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Retired from the U.S. Marine Corps due to combat wounds, 30-year-old Tim Brooks is now a medical student in West Virginia.

He is also a single father with full custody of his 5-year-old son, Austin, and a proud supporter of the HeForShe movement. Tim spoke with Austin about the meaning of HeForShe. The child’s reflection: It was “weird” to him “because shouldn’t we be nice to everyone?” Tim smiled and said yes—and added, “Keep an eye out and stand up for those who need you.”

Tim coaches Austin’s little league T-ball team, and the two hit a home run for gender equality at batting practice in October, 2014. Some of the boys started arguing with a couple of the girls, insisting that boys are better baseball players and that they could beat the girls in a game. Hearing the argument, Tim wanted to see how Austin would handle it, knowing there would be other times in his life when he would face similar situations. Austin chimed in as if on cue: “Girls and boys can both be good at playing baseball, and making fun of the girls isn’t nice.”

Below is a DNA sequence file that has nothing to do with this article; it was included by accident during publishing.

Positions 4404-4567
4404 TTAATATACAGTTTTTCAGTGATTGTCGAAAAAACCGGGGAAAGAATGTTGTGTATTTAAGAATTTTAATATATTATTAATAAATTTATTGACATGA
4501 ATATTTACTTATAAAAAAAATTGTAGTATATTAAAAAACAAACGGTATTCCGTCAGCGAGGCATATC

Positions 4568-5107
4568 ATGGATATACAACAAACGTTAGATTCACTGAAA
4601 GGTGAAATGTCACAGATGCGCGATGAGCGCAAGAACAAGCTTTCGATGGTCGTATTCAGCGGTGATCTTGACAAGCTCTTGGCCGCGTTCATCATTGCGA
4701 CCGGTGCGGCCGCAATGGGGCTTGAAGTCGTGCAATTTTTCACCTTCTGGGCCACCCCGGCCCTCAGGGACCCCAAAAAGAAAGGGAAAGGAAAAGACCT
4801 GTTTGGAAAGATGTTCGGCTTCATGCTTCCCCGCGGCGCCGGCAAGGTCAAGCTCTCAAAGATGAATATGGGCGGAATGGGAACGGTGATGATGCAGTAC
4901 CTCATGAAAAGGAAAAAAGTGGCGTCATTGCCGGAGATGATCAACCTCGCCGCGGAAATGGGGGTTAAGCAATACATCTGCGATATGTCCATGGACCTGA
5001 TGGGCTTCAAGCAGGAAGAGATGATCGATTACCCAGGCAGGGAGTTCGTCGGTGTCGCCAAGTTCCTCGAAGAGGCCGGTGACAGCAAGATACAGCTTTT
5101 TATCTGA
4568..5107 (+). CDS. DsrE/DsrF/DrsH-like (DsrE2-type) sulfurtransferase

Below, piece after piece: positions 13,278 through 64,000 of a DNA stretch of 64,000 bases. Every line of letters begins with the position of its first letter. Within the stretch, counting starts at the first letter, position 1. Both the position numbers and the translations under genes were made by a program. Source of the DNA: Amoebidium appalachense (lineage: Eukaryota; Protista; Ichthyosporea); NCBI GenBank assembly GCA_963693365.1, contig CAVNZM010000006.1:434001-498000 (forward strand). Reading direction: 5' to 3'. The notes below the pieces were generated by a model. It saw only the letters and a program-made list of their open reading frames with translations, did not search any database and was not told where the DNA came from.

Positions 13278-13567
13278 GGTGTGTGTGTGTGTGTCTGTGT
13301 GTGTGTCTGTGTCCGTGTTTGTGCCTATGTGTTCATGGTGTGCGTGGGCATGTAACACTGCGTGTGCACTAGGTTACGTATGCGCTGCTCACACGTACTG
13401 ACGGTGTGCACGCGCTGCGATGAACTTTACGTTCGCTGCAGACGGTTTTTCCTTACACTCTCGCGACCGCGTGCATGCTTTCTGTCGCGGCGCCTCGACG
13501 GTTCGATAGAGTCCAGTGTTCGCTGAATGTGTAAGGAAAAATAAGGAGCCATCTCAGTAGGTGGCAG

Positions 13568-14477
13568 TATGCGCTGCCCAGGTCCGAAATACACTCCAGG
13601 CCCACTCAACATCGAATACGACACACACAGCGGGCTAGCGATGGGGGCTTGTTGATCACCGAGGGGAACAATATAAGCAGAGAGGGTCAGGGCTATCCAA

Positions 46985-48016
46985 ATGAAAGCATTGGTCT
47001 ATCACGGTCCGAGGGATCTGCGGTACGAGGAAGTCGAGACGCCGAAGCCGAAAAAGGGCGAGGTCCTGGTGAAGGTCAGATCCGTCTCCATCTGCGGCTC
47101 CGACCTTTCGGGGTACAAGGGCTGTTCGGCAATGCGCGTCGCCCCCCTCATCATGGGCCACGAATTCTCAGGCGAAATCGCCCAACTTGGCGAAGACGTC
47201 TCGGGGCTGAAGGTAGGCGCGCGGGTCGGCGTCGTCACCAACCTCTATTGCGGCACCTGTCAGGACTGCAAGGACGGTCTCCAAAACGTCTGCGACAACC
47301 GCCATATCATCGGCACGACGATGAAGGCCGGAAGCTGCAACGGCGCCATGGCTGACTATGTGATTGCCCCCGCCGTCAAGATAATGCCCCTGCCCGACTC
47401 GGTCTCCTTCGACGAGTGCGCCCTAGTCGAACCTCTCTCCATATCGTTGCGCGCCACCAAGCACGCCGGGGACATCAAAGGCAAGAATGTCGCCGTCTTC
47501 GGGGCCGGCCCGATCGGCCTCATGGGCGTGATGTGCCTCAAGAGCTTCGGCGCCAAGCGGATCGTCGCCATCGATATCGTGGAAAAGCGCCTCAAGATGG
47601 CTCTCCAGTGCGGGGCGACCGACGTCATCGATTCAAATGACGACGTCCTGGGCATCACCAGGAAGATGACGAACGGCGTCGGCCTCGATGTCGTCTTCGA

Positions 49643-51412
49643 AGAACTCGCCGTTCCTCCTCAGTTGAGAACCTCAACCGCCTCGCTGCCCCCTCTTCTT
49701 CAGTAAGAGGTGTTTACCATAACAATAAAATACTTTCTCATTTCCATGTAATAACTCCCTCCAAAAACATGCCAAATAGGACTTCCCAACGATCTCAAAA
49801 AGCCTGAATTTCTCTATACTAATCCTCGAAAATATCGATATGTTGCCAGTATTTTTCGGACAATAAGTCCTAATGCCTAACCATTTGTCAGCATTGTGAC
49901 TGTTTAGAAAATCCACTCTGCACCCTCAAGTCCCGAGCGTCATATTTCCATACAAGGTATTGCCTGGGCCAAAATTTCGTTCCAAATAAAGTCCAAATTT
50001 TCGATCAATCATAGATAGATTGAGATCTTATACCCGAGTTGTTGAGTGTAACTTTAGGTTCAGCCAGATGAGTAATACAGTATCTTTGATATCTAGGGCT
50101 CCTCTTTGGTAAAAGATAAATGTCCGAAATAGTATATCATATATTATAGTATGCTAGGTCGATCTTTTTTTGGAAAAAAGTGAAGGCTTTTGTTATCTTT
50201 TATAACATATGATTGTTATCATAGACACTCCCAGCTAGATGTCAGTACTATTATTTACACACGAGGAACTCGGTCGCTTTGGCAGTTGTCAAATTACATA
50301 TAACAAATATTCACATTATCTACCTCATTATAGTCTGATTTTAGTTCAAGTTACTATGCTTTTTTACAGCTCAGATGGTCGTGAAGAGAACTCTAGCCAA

We are a team, and we play as a team.

The boys continued to tease. At that point, Tim stepped in and stopped the practice to talk to the whole group. He told the kids, “We are a team, and we play as a team. Without the girls, we wouldn’t be a team, and without the boys we wouldn’t be a team. It would be hard to play alone and wouldn’t be as fun.”

To prove his point, Tim had the team play two games that day. The first 20-minute game was girls versus boys, and the girls ended up beating the boys 3-2. The second 20-minute game had teams made up of both girls and boys. One team won 7-6, and everyone felt that they won together. All the kids agreed that the second game was fun and that the first wasn’t, because “it didn’t feel right playing without the girls or boys.” They also agreed that girls are just as good as boys in playing baseball.

Veteran, father, coach and HeForShe supporter Tim Brooks with his son Austin

Afterward, Tim sat the kids down and spoke about HeForShe and its beliefs—respecting others, doing the right thing at all times and standing up for what is right. He adds: “I also ran through some age-appropriate situations with them. They all realized that in the beginning they were wrong, but from then on they would do what is right and stand together as equals. The team played better together after that day, and they all became great friends.”

Thanks to the great positive change created, Tim has been invited to speak to his son’s class about HeForShe in February and to present a video of Austin telling his story for graduate psychology students at Marshall University, where he is enrolled.

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